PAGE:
Preventing accidents with thermal fluid safety protocols

Global Heat Transfer

Thursday, 15 February, 2024

Preventing accidents with thermal fluid safety protocols

How can health and safety protocols contribute to a safer and more effective work environment when working with thermal fluids, and what specific measures should be taken to prevent accidents? TIM POWELL, a thermal oil specialist at Global Heat Transfer, takes a look.

Manufacturers often use heat transfer systems to reach and maintain the high temperatures required for a variety of indirect heat transfer processes. Facilities traditionally invested in steam-based systems because water is affordable, seemingly sustainable and easy to source. However, to reach the temperatures required in industrial processing, the system must operate at very high pressures — and without a way to effectively vent the steam, the pipes could burst.

Alternatively, thermal fluids can be designed for specific applications so that they safely maintain temperatures at a lower rate of pressure for both heating and cooling applications — ranging from -90 to +600°C. While these fluids are safer than steam, and are designed to provide years of effective use, facilities that use heat transfer fluids must still take proactive measures to extend fluid lifespan and ensure safety.

Managing risk

Heat transfer fluid will provide a great service for many years, but as it reaches the end of its lifespan it will degrade, reducing thermal fluid efficiency and introducing by-products to the system. Relevant regulations stipulate how health and safety managers can reduce the likelihood of risks associated with degradation, but this is often easier said than done. This is because once thermal fluid enters the heat transfer system, it is no longer visible. Therefore any issues may go unnoticed until they have an impact upon production.

To effectively manage risk, health and safety managers should work closely with thermal fluid specialists in order to track fluid condition. Engineers should take a closed thermal fluid sample when the system is hot, live and circulating to provide an accurate representation of the fluid inside. Quarterly sampling and thermal fluid analysis enables engineers to outline its condition. Health and safety managers, alongside production and engineering managers, can use these results to track condition over time and adapt procedures accordingly to reduce the risk of incidents caused by using degraded fluid.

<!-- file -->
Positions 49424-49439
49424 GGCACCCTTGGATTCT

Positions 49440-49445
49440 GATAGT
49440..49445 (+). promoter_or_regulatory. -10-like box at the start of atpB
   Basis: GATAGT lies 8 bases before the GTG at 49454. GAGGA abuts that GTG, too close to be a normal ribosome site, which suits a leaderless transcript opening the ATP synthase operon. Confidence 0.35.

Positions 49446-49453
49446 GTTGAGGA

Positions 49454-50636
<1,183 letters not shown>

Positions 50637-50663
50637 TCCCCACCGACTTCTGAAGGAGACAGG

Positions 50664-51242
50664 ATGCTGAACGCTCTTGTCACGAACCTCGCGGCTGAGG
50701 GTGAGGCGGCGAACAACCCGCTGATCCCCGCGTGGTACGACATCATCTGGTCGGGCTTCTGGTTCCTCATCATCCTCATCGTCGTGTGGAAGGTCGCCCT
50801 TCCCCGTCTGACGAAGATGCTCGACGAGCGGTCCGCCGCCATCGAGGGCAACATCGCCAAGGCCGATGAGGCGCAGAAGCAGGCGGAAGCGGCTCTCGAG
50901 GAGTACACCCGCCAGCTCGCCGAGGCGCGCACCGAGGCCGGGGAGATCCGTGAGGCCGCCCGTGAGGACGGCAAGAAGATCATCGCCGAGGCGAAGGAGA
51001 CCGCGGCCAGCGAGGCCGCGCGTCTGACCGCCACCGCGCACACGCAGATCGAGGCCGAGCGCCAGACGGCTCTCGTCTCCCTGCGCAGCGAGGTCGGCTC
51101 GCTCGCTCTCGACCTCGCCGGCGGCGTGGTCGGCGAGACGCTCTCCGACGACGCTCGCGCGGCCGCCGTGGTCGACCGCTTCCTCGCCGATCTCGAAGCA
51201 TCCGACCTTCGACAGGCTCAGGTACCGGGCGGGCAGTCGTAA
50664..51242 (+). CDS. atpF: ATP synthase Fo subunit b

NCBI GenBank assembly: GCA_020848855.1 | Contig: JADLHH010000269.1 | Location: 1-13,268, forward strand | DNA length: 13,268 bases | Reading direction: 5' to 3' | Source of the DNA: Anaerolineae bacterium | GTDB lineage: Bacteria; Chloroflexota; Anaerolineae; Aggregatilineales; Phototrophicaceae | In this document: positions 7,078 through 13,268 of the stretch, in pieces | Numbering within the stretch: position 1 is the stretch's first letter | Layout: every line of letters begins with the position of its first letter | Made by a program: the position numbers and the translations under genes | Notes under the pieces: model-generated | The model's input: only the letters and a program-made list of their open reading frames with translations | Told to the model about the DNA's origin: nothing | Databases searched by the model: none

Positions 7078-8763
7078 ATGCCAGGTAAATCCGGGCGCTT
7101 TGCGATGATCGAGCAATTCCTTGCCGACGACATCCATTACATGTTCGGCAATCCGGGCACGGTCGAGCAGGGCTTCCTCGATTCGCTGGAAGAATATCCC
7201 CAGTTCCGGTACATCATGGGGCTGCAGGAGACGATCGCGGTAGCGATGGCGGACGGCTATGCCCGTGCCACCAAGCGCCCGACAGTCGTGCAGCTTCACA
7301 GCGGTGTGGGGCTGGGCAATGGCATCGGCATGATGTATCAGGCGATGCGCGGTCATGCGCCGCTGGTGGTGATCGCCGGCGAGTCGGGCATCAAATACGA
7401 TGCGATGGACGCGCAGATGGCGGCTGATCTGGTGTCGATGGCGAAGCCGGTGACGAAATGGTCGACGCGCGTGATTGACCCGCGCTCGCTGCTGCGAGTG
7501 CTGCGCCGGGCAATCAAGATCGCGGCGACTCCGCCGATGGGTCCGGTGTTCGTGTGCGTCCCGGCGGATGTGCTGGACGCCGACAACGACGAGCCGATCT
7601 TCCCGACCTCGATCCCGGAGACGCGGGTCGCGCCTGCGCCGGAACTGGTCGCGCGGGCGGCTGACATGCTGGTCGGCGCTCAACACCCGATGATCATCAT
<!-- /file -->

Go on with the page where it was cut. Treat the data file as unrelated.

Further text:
Facilities can also invest in remote condition monitoring to further improve proactive maintenance, giving them real-time data that enables engineers to extend the safe and efficient use of thermal fluid for longer periods.

Maintaining the facility

While the engineers will monitor fluid and system condition to maintain uptime, health and safety managers can also introduce protocols around the site to keep workers safe.

Encouraging good housekeeping not only aids productivity, but it can also enhance safety. For example, taking steps to clear pathways and remove electric cables are quick ways to remove trip hazards onsite. Health and safety managers should also place spill kits and personal protective equipment (PPE) in close proximity to the system and ensure workers know where the equipment is so they can act quickly in case of an emergency. In addition, health and safety managers can commission thermal fluid experts to conduct site surveys and risk assessments to check the facility and recommend any areas for improvement.

When working with potentially dangerous and flammable substances, such as thermal fluid, health and safety managers should ensure that teams pay close attention to any oil outside of the system, often caused by leaks or waste oil spills. Any spillages should be cleaned up immediately — leaving these unattended can increase the risk of slips, trips and fires.

Further, introducing signage with information on safety procedures is key to regulatory compliance. Labelling flammable materials, high voltage areas and other hazards is vital, while other signage assists with outlining the best and safest procedures.

Training matters

Educating staff, both existing and new, on the importance of safety measures, as well as best practices for aspects like thermal fluid monitoring, is integral to heat transfer maintenance.

Training the team on proactive maintenance ensures there is always someone onsite who can effectively react to any issues immediately, keeping everyone in the facility safe.

Proactive measures, such as liaising with thermal fluid specialists about regular fluid sampling, effective facility maintenance and comprehensive staff training, are essential for extending the lifespan of thermal fluid. By implementing these strategies, health and safety managers can mitigate potential hazards, ensure a safe working environment when working with thermal oils and help maintain compliance with local regulations.

Image: Supplied.

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